that are two by two ft.” He also warns that cut porcelain tiles can have sharp
edges and need to be honed so barefoot bathers don’t injure their feet.
Not everyone is choosing tile. Solid surfacing offers high
performance coupled with good looks. “Solid surface material minimizes mold and
mildew issues if properly maintained,” says Rasmussen. “And since it’s a solid
surface it comes in all kinds of shapes and styles, including some that
minimize or even resist scratches or dings.”
Along with countertops, Waller uses the solid surfacing for
vertical surfaces, like partitions. “It looks upscale, and I’ve found that if
you give the students something nice, they want to take care of it,” he says.
“I’ll never go back to the painted metal of the ‘60s. That’s just graffiti
As far as colors are concerned, neutral pallets that will
look current for the 20- to 30-year lifespan of the project remain popular.
But, as with any design, the bathroom provides an opportunity to show school pride. “We will sometimes use a purple accent,” says Waller. “It’s our school color.”
Multiple shower areas, where individual showers are
separated with divider partitions, are a popular model. However, this presents its own
challenges. For instance, each stall must drain to its own drain in order to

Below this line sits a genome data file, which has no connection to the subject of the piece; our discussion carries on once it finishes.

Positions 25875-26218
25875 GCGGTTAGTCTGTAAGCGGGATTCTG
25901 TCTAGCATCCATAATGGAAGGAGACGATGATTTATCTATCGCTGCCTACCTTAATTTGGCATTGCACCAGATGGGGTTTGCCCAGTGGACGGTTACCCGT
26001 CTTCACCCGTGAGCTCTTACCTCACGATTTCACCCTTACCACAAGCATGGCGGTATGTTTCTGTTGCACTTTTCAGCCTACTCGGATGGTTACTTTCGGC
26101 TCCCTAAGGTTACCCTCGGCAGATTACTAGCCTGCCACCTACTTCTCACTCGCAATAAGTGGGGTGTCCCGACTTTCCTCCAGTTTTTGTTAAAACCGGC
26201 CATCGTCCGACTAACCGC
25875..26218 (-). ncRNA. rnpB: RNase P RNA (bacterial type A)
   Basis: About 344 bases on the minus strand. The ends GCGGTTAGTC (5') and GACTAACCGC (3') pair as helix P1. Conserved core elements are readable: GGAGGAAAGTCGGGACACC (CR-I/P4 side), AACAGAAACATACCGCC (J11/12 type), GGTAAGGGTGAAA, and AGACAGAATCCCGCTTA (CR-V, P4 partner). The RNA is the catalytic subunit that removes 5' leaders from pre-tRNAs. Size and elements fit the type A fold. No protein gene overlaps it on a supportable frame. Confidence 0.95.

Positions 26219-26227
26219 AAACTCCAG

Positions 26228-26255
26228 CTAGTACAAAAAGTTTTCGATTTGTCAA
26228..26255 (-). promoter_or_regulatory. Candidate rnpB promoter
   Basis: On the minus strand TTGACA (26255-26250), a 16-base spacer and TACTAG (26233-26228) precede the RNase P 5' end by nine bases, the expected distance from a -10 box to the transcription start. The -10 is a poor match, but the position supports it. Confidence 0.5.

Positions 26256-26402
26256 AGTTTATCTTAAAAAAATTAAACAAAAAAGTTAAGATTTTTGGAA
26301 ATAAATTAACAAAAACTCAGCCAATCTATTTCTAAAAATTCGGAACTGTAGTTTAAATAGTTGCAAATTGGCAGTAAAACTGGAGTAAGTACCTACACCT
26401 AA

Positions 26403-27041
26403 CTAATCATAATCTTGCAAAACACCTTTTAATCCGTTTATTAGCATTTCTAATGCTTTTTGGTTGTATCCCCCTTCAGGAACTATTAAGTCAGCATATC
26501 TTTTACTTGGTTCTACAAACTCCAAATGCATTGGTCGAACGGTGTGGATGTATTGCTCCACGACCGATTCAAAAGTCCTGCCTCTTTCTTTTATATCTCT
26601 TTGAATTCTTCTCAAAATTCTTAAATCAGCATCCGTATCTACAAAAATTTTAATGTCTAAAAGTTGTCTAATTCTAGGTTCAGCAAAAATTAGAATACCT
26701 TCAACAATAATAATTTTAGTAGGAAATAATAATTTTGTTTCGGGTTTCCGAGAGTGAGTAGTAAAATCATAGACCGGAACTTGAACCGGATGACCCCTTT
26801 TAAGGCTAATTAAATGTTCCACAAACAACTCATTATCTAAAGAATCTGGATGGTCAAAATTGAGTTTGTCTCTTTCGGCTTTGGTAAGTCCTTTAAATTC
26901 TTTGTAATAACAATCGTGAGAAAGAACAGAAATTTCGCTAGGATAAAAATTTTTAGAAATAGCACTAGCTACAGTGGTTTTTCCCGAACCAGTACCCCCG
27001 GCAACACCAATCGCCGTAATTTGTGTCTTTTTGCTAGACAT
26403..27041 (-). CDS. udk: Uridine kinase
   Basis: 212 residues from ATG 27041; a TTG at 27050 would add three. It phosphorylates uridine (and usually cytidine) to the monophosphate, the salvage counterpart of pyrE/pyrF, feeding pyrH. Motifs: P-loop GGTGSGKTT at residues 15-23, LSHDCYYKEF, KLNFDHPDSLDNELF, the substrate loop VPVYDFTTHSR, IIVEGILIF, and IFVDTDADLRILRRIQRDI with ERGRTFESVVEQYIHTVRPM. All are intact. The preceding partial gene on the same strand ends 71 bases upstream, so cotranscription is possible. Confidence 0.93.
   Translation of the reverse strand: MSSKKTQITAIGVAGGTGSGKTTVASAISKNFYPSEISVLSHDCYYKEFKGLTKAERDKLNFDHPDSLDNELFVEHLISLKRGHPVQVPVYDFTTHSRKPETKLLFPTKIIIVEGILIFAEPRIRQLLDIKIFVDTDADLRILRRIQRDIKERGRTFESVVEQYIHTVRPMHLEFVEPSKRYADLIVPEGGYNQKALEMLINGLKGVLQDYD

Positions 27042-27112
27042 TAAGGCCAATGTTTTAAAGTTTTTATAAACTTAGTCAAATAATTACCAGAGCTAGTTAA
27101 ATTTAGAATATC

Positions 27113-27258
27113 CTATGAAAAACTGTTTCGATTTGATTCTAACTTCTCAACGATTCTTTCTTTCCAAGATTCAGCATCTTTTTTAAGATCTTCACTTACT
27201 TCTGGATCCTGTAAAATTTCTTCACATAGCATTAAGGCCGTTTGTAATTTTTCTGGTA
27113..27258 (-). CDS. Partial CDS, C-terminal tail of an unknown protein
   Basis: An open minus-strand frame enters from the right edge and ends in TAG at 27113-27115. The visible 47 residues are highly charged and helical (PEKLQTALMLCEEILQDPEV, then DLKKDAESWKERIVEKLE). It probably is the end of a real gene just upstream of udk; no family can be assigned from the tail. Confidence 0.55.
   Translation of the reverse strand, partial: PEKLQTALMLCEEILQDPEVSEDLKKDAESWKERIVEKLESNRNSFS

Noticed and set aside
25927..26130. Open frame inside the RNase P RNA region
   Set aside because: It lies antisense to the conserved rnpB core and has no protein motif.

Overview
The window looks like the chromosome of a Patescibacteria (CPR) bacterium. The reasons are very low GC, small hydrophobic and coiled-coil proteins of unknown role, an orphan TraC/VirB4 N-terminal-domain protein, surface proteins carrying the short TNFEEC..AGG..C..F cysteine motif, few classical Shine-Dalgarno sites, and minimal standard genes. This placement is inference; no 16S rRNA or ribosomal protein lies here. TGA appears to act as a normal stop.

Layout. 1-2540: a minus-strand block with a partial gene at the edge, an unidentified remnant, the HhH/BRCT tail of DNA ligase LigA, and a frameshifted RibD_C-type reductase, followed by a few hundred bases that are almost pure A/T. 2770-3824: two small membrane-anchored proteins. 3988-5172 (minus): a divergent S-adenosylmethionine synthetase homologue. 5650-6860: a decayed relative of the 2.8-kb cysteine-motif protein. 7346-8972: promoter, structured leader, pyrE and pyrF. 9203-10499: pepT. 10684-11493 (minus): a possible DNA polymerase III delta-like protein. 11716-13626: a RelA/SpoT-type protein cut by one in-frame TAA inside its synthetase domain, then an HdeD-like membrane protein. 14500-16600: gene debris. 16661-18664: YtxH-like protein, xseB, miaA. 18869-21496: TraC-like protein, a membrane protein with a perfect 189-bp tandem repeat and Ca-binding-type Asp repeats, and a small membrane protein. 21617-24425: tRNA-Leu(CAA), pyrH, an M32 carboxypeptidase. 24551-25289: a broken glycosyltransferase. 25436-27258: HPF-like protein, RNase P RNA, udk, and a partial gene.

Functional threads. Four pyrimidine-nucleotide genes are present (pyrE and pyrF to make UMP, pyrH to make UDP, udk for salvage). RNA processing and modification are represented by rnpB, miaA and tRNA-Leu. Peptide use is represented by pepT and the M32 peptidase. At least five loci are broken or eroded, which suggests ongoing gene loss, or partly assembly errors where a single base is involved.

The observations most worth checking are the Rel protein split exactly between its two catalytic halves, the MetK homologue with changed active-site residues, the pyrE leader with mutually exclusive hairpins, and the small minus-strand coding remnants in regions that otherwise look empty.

prevent cross-contamination. A slope of ¼-in. per foot meets the requirement.
With any wet area, keeping the bathroom from leaking and
growing mold is paramount. Simoneau recommends copper pan for the shower floor
but realizes the cost may be prohibitive. “There are great membrane system
choices,” he says. “They must be flashed at least a minimum of a foot up all
the wall surfaces. All the way to the ceiling is best, but that usually gets
cut during value engineering.”
He says that no matter what the specifications state, his
company will not use a gypsum-based product. “If there is a leak, it will be a constant
problem for the life of the building,” he insists. “That’s why we recommend
waterproofing all the way up the walls to the showerhead to create a waterproof
One of the best products is waterproof membrane Laticrete
#9235; however, it requires a seven-day cure time. Laticrete “Microban” is an
alternate material that takes only one day to cure but costs more. A 24-hour
flood test ensures no leaks under the tile.
Some Like It Hot
No one wants to run out of hot water in the middle of a
shower. Yet that happens often in residence hall situations for a variety of